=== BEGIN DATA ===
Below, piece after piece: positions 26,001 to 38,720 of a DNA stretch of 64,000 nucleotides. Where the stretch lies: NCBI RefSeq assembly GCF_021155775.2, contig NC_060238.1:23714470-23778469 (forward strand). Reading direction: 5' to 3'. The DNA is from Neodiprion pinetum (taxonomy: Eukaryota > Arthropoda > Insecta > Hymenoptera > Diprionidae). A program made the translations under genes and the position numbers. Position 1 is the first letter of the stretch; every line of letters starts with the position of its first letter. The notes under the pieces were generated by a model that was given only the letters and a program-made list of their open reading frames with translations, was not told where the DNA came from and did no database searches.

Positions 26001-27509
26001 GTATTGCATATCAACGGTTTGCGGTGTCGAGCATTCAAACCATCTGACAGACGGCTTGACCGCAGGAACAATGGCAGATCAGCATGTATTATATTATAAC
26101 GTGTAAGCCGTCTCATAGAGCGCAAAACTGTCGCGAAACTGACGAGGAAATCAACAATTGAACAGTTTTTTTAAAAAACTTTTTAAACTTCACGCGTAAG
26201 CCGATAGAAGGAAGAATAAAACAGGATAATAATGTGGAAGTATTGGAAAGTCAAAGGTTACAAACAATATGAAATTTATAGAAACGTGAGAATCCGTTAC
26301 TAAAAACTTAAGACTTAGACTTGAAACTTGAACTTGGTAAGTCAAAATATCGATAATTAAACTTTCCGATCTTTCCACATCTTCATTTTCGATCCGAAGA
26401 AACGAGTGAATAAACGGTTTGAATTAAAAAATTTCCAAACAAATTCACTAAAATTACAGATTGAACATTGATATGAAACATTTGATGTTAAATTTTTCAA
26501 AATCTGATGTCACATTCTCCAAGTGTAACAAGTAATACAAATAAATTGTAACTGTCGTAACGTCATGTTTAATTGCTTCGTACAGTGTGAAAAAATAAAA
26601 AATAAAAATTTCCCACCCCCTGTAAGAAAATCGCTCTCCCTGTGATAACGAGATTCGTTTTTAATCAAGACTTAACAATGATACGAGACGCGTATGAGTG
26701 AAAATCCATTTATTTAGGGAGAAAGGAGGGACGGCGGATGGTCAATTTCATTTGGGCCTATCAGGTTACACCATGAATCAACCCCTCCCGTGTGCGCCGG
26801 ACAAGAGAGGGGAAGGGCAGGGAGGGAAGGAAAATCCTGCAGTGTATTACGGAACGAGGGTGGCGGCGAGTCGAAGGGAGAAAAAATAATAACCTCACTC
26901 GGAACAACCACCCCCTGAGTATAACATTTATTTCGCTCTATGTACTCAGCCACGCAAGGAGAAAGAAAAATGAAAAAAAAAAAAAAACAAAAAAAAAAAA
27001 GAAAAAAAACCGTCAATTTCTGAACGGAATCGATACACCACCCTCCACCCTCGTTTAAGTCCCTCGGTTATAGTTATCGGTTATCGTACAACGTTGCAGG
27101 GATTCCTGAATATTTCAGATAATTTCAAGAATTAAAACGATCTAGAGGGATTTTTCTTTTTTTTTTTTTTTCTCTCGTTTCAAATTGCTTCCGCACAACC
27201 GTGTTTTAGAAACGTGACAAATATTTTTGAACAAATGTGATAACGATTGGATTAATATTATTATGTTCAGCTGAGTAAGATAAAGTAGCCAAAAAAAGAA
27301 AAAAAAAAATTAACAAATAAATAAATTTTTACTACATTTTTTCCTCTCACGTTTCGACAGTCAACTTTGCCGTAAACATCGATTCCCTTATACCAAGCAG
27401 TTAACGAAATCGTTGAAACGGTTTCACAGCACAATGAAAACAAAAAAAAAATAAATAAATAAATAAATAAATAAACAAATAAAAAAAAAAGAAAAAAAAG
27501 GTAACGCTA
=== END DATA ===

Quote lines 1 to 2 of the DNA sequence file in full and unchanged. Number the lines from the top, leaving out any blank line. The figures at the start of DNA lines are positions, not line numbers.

Below, piece after piece: positions 26,001 to 38,720 of a DNA stretch of 64,000 nucleotides. Where the stretch lies: NCBI RefSeq assembly GCF_021155775.2, contig NC_060238.1:23714470-23778469 (forward strand). Reading direction: 5' to 3'. The DNA is from Neodiprion pinetum (taxonomy: Eukaryota > Arthropoda > Insecta > Hymenoptera > Diprionidae). A program made the translations under genes and the position numbers. Position 1 is the first letter of the stretch; every line of letters starts with the position of its first letter. The notes under the pieces were generated by a model that was given only the letters and a program-made list of their open reading frames with translations, was not told where the DNA came from and did no database searches.

Positions 26001-27509